- Disclosure of and description of any donor restrictions given with contributed services or other non-financial assets.
In addition to the disclosures listed above, information about the valuation methods and inputs used to calculate the fair value measurements as required by Topic 820, Fair Value Measurement. When disclosing details about the fair market value figure, the principal market or the most advantageous market must be disclosed if it is a market where the receiving nonprofit is prohibited from selling or using the contributed nonfinancial assets.
A nonprofit entity may be prohibited from using or selling the asset due to a restriction put on the asset by the donor or granting agency.
ASU 2020-07 was provided to make the reporting of gifts-in-kind contributions more transparent and useful to interested parties. Nonprofit organizations rely on a variety of revenue sources, and many are dependent on the contributions of nonfinancial assets. Navigating the update and applying the changes to the processes and reporting procedures within your organization may require a consultation with an expert.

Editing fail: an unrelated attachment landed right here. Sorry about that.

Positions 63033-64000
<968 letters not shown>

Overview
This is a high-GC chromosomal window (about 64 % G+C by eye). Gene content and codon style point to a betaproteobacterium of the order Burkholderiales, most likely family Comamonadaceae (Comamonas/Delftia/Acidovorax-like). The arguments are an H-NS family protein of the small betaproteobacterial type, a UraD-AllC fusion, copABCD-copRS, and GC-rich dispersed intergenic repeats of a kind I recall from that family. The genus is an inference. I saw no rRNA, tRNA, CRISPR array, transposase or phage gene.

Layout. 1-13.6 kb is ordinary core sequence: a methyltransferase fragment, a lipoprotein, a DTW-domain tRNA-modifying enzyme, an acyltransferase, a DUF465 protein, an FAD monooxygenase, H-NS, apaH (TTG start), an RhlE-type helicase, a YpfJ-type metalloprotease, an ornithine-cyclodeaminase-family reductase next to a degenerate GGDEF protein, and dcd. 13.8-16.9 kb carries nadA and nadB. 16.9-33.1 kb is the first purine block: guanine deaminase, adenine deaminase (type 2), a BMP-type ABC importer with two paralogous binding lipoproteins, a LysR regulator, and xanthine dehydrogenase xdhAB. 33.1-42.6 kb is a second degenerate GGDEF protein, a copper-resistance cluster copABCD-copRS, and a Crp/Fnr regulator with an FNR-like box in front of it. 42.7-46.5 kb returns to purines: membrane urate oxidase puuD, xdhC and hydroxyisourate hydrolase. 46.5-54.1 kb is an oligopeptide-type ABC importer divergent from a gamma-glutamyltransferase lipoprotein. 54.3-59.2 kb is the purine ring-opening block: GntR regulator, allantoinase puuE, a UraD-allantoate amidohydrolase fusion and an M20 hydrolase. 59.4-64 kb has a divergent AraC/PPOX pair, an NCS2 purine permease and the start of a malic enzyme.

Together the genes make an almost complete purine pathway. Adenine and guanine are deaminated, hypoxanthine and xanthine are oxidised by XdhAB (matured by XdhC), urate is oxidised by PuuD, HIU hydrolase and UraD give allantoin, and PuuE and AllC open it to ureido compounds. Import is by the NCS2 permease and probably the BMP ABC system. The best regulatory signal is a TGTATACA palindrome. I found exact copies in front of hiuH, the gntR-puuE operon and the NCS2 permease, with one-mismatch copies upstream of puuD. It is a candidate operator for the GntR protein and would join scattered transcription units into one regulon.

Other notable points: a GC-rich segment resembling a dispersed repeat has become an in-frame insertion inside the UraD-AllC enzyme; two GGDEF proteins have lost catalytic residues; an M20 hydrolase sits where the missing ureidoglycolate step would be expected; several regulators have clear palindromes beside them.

Reach out to JFW Accounting Services today to assess how your organization can proactively comply with ASU 2020-07.
Jo-Anne Williams Barnes, is a Certified Public Accountant (CPA) and Chartered Global Management Accountant (CGMA) holding a Master’s of Science in Accounting (MSA) and a Master’s in Business Administration (MBA). Additionally, she holds a Bachelor of Science (BS) in Accounting from the University of Baltimore and is a seasoned accounting professional with several years of experience in the field of managing financial records for non-profits, small, medium, and large businesses. Jo-Anne is a certified Sage Intacct Accounting and Implementation Specialist, a certified QuickBooks ProAdvisor, an AICPA Not-for-Profit Certificate II holder, and Standard for Excellence Licensed Consultant. Additionally, Jo-Anne is a member of American Institute of Certified Public Accountant (AICPA), Maryland Association of Certified Public Accountants (MACPA), and Greater Washington Society of Certified Public Accountants (GWSCPA) where she continues to keep abreast on the latest industry trends and changes.